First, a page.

1. Please note that the Secretary may exempt schoolwide programs from statutory or regulatory provisions of any other noncompetitive formula grant program administered by the Secretary (other than formula or discretionary grant programs under the Individuals with Disabilities Education Act (20 U.S.C. 1400 et seq.), except as provided in section 613(a)(2)(D) of such Act (20 U.S.C. 1413(a)(2)(D))), or any discretionary grant program administered by the Secretary, to support schoolwide programs if the intent and purposes of such other programs are met.
      1. A school that chooses to use funds from such other programs shall not be relieved of the requirements relating to health, safety, civil rights, student and parental participation and involvement, services to private school children, comparability of services, maintenance of effort, uses of Federal funds to supplement, not supplant non-Federal funds (in accordance with the method of determination described in section 1118(b)(2)), or the distribution of funds to State educational agencies or local educational agencies that apply to the receipt of funds from such programs.
    3. RECORDS
      1. Schoolwide schools must maintain records that demonstrate the use of funds from all Federal programs. These records must address the intent and purposes of each of the Federal programs that were consolidated to support the schoolwide program. Separate fiscal accounting records or the identification of specific activities is not required.


The comprehensive plan shall be:

  1. Developed during a one-year period, unless:
    1. the local educational agency determines, in consultation with the school, that less time is needed to develop and implement the schoolwide program; or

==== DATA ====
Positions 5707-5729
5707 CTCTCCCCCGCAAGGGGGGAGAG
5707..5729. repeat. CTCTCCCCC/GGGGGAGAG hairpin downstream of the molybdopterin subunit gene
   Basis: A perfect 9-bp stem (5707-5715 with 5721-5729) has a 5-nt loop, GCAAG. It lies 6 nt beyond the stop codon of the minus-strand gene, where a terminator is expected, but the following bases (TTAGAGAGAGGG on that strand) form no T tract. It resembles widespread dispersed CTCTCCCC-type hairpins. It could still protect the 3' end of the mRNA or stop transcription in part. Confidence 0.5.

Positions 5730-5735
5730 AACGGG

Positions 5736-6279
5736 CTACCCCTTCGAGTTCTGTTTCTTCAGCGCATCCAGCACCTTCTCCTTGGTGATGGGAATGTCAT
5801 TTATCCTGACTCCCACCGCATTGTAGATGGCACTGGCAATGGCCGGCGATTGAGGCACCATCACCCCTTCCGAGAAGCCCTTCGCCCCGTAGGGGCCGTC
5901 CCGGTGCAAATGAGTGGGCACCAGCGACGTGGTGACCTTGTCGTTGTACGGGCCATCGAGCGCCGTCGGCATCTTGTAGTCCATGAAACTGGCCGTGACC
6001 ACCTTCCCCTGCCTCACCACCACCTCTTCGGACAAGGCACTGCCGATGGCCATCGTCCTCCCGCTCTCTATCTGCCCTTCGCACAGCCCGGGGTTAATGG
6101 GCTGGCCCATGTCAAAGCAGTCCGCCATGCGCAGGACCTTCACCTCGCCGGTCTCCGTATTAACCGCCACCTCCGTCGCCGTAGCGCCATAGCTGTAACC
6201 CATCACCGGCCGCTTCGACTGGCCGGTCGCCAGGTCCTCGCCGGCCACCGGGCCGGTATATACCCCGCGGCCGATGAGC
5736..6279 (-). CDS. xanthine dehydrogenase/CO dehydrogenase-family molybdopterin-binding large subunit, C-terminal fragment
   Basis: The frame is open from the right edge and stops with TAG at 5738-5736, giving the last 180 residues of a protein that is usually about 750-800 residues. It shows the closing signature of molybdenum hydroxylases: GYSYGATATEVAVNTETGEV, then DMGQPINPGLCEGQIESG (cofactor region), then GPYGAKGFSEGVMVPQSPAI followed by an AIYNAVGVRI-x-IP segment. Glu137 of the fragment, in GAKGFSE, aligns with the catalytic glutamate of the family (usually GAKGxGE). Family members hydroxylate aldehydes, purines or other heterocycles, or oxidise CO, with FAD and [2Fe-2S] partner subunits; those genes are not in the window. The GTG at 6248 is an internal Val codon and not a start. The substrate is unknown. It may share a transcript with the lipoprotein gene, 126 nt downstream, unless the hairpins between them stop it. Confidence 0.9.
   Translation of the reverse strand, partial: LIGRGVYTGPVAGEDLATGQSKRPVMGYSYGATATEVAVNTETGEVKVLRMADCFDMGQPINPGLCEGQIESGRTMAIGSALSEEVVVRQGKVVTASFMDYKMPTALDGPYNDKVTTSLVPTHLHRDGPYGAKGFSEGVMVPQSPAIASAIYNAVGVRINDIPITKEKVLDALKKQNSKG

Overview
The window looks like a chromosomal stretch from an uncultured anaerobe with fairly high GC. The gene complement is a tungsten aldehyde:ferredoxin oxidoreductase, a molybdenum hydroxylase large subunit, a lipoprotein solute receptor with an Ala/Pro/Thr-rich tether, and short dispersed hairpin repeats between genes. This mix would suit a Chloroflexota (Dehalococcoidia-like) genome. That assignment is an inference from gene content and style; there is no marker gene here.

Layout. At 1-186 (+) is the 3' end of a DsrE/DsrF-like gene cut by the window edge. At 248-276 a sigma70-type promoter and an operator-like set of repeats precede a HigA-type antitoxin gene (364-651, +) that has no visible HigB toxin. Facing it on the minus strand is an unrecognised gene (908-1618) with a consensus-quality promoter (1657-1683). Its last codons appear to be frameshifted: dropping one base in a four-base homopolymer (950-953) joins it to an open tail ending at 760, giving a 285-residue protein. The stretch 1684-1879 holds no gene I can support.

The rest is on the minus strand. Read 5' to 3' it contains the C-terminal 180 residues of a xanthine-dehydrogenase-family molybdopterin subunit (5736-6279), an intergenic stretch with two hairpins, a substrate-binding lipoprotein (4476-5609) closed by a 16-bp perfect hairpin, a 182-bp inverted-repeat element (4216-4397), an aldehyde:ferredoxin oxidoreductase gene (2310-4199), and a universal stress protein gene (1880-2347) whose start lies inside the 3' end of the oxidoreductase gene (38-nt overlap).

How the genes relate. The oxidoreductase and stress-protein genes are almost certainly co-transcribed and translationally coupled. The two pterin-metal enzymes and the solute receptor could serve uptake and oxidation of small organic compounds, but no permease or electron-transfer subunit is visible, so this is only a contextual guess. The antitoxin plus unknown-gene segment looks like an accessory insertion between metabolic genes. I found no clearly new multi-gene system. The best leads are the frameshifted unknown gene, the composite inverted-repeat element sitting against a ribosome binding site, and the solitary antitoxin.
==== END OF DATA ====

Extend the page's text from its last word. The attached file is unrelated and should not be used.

2. the school is operating a schoolwide program on the day before the date of the enactment of the Every Student Succeeds Act, in which case such school may continue to operate such program, but shall develop amendments to its existing plan during the first year of assistance after that date to reflect the provisions of this section.
    3. Developed with the involvement of parents and other members of the community to be served and individuals who will carry out such plan, including teachers, principals, other school leaders, paraprofessionals present in the school, administrators (including administrators of programs described in other parts of this title), the local educational agency, to the extent feasible, tribes and tribal organizations present in the community, and, if appropriate, specialized instructional support personnel, technical assistance providers, school staff, if the plan relates to a secondary school, students, and other individuals determined by the school;
    4. In effect for the duration of the school’s participation under this part and reviewed and revised, as necessary, by the school.
    5. Available to the local education agency, parents, and the public, and the information contained in such plan shall be in an understandable format.
    6. If appropriate, developed in coordination and integration with other Federal, State, and local services, resources, and programs, such as programs supported under this Act, violence prevention programs, nutrition programs, housing programs, Head Start programs, adult education programs, career and technical education programs, and schools implementing comprehensive support and improvement activities or targeted support and improvement activities under section 1111(d).